New paper published in the journal of Cities.
Kang Liu, Peiyuan Qiu, Song Gao, Feng Lu, Jincheng Jiang, Ling Yin. (2020) Investigating urban metro stations as cognitive places in cities using points of interest. Cities. 97, 102561, 1-13. DOI: 10.1016/j.cities.2019.102561
Link: Map story presentation (open in a Web browser on PC or laptop)
Abstract: The significance of urban metro stations extends beyond their roles as transport nodes in a city. Their surroundings are usually well developed and attract a lot of human activities, which make the metro station areas important cognitive places characterized by vague boundaries and rich semantics. Current studies mainly define metro station areas based on an estimation of walking distance to the stations (e.g., 700 m) and investigate these areas from the perspectives of transportation and land use instead of as cognitive places perceived by the crowd. To fill this gap, this study proposes a novel framework for extracting and understanding the cognitive regions of urban metro stations based on points of interest (POIs). First, we extract the cognitive regions of metro stations based on co-occurrence patterns of the stations and their surrounding POIs on web pages by proposing a cohesive approach combined of spatial clustering, web page extraction, knee-point detection, and polygon generation techniques. Second, we identify the semantics of metro stations based on POI types inside the regions using the term frequency-inverse document frequency (TF-IDF) method. In total 166 metro stations along with more than one million POIs in Shenzhen, China are utilized as data sources of the case study. The results indicate that our proposed framework can well detect the place characteristics of urban metro stations, which enriches the place-based GIS research and provides a human-centric perspective for urban planning and location-based-service (LBS) applications.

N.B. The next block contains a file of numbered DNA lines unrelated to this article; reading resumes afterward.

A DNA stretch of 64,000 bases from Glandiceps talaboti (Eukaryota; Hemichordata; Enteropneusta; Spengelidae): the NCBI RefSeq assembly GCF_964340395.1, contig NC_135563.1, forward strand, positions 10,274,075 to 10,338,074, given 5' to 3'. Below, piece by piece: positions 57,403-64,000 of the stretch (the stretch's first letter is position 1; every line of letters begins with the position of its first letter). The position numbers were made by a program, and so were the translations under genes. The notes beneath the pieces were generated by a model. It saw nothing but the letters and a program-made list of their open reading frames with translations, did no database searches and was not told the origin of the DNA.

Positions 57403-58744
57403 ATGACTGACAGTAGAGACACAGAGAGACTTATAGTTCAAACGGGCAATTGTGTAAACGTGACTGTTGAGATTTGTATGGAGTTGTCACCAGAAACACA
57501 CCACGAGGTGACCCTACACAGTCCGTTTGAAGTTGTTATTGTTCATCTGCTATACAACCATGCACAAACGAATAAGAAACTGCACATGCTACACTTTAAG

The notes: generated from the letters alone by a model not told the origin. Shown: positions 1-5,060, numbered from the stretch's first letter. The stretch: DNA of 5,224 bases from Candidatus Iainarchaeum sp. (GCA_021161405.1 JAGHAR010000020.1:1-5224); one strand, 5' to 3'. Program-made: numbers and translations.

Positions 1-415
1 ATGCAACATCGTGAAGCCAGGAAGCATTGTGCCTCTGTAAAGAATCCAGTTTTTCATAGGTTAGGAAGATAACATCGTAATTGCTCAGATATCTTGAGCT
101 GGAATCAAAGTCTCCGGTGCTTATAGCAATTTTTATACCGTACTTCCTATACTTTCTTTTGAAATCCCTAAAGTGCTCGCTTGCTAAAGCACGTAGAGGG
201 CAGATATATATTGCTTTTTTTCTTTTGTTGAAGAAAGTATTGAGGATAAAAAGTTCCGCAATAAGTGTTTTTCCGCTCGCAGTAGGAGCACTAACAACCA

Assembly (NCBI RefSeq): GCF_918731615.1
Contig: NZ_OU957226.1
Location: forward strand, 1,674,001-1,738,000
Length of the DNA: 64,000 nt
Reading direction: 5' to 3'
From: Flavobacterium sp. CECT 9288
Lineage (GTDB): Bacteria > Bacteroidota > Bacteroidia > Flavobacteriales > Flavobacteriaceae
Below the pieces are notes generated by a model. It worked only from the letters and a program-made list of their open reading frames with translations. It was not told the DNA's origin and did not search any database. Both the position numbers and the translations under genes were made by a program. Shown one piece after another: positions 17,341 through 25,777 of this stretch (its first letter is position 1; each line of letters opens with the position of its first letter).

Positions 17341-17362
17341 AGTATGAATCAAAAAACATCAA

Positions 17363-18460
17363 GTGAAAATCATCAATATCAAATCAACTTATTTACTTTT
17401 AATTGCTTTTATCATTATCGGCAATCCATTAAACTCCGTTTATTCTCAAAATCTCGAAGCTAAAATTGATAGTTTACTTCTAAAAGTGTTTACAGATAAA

Implications for urban planning
As Kevin Lynch stated in The Image of the City (Lynch, 1960), the skeleton of individuals’ mental images is formed by five types of elements in the city: paths, edges, nodes, districts and landmarks, which mediates in the interaction between humans and their environment. The first thing we want to emphasize in this study is that urban metro stations are also one type of such cognitive elements (i.e., landmarks) in cities; their properties as cognitive places should be considered in urban planning and design so as to match people’s cognition. In addition, our extracted cognitive regions of urban metro stations show diverse and irregular shapes, which indicates that unified physical distances frequently used in existing studies and planning practices cannot precisely define TOD precincts perceived by humans. To this end, what we suggest in this study is that urban planning practices should attach importance to “cognitive place” and “cognitive distance”, which load human experiences and perceptions toward the environments (Briggs, 1973; Montello, 1991). This is also coincident with the ultimate goal of urban planning, urban design, and smart-city construction, i.e., making better human societies and improving human lives (Shaw & Sui, 2019).